helen-rappaport-2016-cr-john-kerrison-photography

Helen Rappaport and Daniel Beer

The Road to Revolution

Festival of Ideas/
Thu 01 June 2017

Helen Rappaport and Daniel Beer

The Road to Revolution

helen-rappaport-2016-cr-john-kerrison-photography
Thu 01 June 2017,

From the beginning of the nineteenth century to the Russian Revolution, the tsarist regime exiled more than one million prisoners and their families beyond the Ural Mountains to Siberia, which came to be known as ‘the vast prison without a roof’. Generations of rebels – republicans, nationalists and socialists – were condemned to oblivion thousands of kilometres from European Russia. Over the nineteenth century, however, these political exiles transformed Siberia’s mines, prisons and remote settlements into an enormous laboratory of revolution.

Further east, Petrograd was characterised at this time as a ‘red madhouse’ and it was in the vicinity of this long, central two-mile thoroughfare that many of the most vivid and dramatic disturbances took place. In 1917 foreign diplomats, military attaches and their wives, governesses, journalists, businessmen, bankers, volunteer nurses and ex-pat socialites experienced the revolution as it happened on their doorsteps, witnessing history being made on the streets and from their windows.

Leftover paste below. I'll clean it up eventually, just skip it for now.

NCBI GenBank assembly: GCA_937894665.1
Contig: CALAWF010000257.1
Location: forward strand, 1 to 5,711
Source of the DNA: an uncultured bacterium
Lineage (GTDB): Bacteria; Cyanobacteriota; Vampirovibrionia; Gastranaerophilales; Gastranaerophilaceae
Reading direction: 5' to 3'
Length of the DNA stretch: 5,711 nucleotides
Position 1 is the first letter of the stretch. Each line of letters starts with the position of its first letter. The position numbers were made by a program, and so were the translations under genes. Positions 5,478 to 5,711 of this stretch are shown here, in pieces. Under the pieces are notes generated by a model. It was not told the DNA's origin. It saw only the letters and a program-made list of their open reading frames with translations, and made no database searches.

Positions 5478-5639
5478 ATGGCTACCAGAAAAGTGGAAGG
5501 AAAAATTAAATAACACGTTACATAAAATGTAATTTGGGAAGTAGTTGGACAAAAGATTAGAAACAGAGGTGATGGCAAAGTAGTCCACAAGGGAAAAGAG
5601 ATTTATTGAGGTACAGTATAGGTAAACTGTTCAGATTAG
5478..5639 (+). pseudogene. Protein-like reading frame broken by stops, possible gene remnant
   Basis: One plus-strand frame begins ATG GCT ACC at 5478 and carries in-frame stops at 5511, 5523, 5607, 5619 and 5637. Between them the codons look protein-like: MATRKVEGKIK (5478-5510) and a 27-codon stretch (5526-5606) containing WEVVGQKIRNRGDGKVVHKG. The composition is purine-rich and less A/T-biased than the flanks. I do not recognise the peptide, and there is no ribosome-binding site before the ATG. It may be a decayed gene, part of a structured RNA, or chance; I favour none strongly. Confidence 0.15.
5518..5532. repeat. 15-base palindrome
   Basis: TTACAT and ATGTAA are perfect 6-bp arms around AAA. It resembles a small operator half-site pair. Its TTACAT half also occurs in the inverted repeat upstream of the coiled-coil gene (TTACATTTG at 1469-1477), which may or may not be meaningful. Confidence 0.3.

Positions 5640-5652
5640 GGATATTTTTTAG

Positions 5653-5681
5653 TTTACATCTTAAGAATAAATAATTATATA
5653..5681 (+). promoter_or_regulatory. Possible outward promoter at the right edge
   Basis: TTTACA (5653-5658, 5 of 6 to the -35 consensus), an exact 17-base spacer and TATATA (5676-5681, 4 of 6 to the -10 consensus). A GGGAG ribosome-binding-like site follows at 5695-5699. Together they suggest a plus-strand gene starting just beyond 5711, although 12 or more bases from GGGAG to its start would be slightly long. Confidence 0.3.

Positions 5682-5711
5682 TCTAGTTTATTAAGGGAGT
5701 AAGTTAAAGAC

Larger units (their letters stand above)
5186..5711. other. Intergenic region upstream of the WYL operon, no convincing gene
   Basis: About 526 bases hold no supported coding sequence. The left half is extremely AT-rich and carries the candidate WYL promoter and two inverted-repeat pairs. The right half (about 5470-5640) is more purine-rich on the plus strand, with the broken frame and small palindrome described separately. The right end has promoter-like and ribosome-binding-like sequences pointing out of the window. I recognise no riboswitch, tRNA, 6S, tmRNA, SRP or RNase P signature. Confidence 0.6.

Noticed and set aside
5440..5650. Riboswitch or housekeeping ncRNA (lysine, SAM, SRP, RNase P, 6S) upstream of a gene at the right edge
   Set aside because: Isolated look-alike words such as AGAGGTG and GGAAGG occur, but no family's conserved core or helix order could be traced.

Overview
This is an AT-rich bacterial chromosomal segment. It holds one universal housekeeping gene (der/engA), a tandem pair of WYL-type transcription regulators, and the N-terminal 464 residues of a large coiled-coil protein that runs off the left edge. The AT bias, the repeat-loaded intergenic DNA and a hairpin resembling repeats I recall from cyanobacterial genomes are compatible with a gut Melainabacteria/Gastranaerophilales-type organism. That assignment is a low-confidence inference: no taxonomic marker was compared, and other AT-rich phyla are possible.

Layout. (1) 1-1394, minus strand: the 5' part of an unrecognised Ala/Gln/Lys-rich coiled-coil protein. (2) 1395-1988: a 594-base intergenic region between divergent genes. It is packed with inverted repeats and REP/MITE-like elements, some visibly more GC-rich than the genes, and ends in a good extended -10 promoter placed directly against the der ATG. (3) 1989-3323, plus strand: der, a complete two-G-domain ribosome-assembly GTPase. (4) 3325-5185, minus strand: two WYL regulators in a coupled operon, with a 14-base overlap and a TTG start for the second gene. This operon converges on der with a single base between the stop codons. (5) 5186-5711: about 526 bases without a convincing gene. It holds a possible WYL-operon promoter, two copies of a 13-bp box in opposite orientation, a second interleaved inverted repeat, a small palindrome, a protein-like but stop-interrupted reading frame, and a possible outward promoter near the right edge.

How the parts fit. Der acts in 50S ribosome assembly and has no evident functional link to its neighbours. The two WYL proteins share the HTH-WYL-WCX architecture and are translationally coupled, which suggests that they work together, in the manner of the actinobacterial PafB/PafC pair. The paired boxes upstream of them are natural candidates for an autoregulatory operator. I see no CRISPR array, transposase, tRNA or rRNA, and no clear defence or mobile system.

Helen Rappaport (Caught in the Revolution, pictured) and Daniel Beer (The House of the Dead) bring to life both the brutal realities of an inhuman system and the tragic and inspiring fates of those who endured it, and uncover stories and voices who had been largely forgotten, revealing insight into the human experience of revolution.

Image credit: John Kerrison Photography

 

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